So much of the LGBTQ community, as Talbot was reminded at this conference, seems animated by the conviction that we must be true to who we know ourselves to be in the sanctity of our innermost selves. What should Christians make of this way of thinking?

Of course it’s not just gay or transgender questions that force us to grapple with our Christian theology of human nature and persons. We might also think of bioethical questions about treatments for infertility, dementia, and assisted dying—to pick only three further topics out of myriad possibilities. Truly, engaging the question of what it means to be human before God is required of us if we are going to be able to respond to a whole confusing menagerie of questions thrown up in contemporary Western cultures.

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The Transformation of the Gentiles

In my last post on eunuchs in the New Testament, I promised a follow-up:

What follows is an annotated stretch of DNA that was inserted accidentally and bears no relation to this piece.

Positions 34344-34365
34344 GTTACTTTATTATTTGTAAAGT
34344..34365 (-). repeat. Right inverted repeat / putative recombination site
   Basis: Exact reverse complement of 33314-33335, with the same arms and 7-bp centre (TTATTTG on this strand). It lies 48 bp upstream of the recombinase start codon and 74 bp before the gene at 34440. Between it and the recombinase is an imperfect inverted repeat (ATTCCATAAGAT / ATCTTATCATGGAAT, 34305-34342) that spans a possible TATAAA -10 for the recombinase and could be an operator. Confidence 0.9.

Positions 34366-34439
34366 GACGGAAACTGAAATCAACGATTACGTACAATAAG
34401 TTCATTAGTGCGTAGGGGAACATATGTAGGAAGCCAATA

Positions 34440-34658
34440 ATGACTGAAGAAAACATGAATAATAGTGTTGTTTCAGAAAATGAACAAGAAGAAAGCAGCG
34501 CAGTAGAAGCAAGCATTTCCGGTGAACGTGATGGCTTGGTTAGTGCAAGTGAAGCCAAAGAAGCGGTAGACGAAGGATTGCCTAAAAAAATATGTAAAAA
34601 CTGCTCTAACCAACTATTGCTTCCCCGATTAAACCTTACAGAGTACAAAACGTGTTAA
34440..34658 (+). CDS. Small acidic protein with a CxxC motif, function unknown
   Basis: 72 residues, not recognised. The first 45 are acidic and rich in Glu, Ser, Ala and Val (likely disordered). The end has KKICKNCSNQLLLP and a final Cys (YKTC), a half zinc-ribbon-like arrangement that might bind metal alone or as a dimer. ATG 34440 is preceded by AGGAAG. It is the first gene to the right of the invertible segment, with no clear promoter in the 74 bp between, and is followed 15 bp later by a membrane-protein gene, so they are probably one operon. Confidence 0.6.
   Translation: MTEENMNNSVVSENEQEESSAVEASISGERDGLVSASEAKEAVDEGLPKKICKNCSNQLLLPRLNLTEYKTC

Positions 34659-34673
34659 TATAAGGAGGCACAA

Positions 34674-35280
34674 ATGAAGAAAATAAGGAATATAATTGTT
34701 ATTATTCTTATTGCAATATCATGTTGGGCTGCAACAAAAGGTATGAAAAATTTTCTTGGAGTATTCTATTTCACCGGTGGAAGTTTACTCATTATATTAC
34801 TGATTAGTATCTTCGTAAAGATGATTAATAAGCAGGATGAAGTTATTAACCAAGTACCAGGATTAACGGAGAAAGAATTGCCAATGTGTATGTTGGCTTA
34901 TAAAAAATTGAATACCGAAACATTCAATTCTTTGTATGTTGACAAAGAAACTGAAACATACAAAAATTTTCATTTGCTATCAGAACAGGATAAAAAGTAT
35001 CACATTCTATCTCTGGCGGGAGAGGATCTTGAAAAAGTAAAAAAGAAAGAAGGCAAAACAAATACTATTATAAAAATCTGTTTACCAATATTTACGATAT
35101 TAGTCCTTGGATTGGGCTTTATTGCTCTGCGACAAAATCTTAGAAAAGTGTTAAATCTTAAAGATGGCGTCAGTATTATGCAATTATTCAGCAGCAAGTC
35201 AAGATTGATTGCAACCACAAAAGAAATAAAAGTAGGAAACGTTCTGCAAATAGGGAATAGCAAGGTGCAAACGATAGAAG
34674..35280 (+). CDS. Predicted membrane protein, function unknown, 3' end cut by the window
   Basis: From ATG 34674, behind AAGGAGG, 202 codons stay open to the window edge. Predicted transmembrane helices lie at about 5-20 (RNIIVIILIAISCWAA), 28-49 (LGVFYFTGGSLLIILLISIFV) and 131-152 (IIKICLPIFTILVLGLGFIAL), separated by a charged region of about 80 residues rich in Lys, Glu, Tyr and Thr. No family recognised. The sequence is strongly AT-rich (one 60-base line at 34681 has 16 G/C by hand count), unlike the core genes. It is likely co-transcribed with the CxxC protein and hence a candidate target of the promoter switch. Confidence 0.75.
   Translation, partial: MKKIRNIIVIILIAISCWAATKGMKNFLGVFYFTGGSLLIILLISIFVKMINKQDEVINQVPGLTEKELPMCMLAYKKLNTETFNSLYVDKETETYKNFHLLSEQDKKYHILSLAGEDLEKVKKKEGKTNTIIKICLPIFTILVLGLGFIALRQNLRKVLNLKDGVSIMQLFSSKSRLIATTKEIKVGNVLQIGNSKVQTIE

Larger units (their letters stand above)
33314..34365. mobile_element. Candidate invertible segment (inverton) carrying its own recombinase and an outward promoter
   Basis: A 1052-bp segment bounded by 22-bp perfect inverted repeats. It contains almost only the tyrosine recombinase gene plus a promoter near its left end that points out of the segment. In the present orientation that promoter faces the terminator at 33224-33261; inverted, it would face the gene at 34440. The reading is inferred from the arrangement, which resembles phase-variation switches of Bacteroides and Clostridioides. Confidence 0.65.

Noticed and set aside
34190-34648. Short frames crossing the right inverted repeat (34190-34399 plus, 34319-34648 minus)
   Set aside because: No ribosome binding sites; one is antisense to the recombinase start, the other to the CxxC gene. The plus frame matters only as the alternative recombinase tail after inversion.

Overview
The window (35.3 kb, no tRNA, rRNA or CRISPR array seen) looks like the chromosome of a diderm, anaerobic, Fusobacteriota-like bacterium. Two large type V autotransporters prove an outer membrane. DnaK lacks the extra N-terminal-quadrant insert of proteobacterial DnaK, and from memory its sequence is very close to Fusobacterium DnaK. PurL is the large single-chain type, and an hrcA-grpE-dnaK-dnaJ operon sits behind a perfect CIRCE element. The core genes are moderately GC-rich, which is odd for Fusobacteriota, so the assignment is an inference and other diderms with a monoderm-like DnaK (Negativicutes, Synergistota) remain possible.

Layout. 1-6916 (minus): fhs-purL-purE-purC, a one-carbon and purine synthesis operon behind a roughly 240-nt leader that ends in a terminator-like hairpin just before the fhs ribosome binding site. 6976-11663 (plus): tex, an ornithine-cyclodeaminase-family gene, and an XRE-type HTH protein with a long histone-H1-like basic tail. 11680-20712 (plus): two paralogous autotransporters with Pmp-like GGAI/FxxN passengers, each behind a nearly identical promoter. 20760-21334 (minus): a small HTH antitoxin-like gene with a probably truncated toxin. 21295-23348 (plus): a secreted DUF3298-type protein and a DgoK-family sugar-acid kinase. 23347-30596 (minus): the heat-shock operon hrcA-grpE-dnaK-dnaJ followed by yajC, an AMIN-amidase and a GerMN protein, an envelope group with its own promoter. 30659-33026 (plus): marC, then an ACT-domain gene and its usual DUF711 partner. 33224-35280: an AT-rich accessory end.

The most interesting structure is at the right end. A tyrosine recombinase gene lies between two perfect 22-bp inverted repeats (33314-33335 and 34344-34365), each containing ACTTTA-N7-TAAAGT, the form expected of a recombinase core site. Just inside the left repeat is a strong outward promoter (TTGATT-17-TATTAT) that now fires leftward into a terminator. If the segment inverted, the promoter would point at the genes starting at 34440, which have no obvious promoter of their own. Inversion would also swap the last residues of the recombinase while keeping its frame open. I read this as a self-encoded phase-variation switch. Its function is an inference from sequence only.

One of the most prominent arguments for the so-called “full inclusion” of LGBTQ people in the church is the analogy of the early church’s inclusion of Gentiles as Gentiles. In the book of Acts and in the Epistles in the New Testament, Gentile people—despite their ongoing violation of the clear biblical command for those in the covenant family of Abraham to be circumcised—were welcomed and affirmed in the church precisely in their uncircumcised state. In Christ, as St. Paul says, Abraham became “the ancestor of all who believe without being circumcised and who thus have righteousness reckoned to them” (Romans 4:11). Likewise—so the argument goes—LGBTQ people today, despite their ongoing violation of supposedly clear biblical precedent, are also included precisely as sexual minorities. They don’t need to “become straight” (always a losing battle) or give up having sex with a partner of the same sex in order to be full-fledged members in good standing in Christ’s church.